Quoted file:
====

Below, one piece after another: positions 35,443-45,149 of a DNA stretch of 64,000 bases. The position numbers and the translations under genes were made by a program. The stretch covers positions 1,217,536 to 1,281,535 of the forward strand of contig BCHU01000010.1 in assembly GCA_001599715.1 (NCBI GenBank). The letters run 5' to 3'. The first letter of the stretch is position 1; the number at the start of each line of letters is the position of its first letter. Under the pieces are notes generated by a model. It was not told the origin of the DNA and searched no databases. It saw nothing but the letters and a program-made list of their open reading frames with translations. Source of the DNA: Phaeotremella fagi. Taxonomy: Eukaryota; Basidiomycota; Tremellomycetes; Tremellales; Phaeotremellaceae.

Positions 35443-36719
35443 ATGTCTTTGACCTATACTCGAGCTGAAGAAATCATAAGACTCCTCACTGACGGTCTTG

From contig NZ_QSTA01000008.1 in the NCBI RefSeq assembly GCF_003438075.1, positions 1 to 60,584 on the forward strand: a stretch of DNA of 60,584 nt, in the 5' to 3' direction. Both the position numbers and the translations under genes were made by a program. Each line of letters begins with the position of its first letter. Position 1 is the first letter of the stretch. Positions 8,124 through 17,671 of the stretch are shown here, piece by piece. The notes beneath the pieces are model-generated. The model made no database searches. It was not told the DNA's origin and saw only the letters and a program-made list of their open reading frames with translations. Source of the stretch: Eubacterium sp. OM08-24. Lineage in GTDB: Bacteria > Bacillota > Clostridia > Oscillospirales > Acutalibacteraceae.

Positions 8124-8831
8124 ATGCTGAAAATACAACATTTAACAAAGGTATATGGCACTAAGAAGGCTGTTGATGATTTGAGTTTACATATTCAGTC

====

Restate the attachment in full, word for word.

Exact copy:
Below, one piece after another: positions 35,443-45,149 of a DNA stretch of 64,000 bases. The position numbers and the translations under genes were made by a program. The stretch covers positions 1,217,536 to 1,281,535 of the forward strand of contig BCHU01000010.1 in assembly GCA_001599715.1 (NCBI GenBank). The letters run 5' to 3'. The first letter of the stretch is position 1; the number at the start of each line of letters is the position of its first letter. Under the pieces are notes generated by a model. It was not told the origin of the DNA and searched no databases. It saw nothing but the letters and a program-made list of their open reading frames with translations. Source of the DNA: Phaeotremella fagi. Taxonomy: Eukaryota; Basidiomycota; Tremellomycetes; Tremellales; Phaeotremellaceae.

Positions 35443-36719
35443 ATGTCTTTGACCTATACTCGAGCTGAAGAAATCATAAGACTCCTCACTGACGGTCTTG

From contig NZ_QSTA01000008.1 in the NCBI RefSeq assembly GCF_003438075.1, positions 1 to 60,584 on the forward strand: a stretch of DNA of 60,584 nt, in the 5' to 3' direction. Both the position numbers and the translations under genes were made by a program. Each line of letters begins with the position of its first letter. Position 1 is the first letter of the stretch. Positions 8,124 through 17,671 of the stretch are shown here, piece by piece. The notes beneath the pieces are model-generated. The model made no database searches. It was not told the DNA's origin and saw only the letters and a program-made list of their open reading frames with translations. Source of the stretch: Eubacterium sp. OM08-24. Lineage in GTDB: Bacteria > Bacillota > Clostridia > Oscillospirales > Acutalibacteraceae.

Positions 8124-8831
8124 ATGCTGAAAATACAACATTTAACAAAGGTATATGGCACTAAGAAGGCTGTTGATGATTTGAGTTTACATATTCAGTC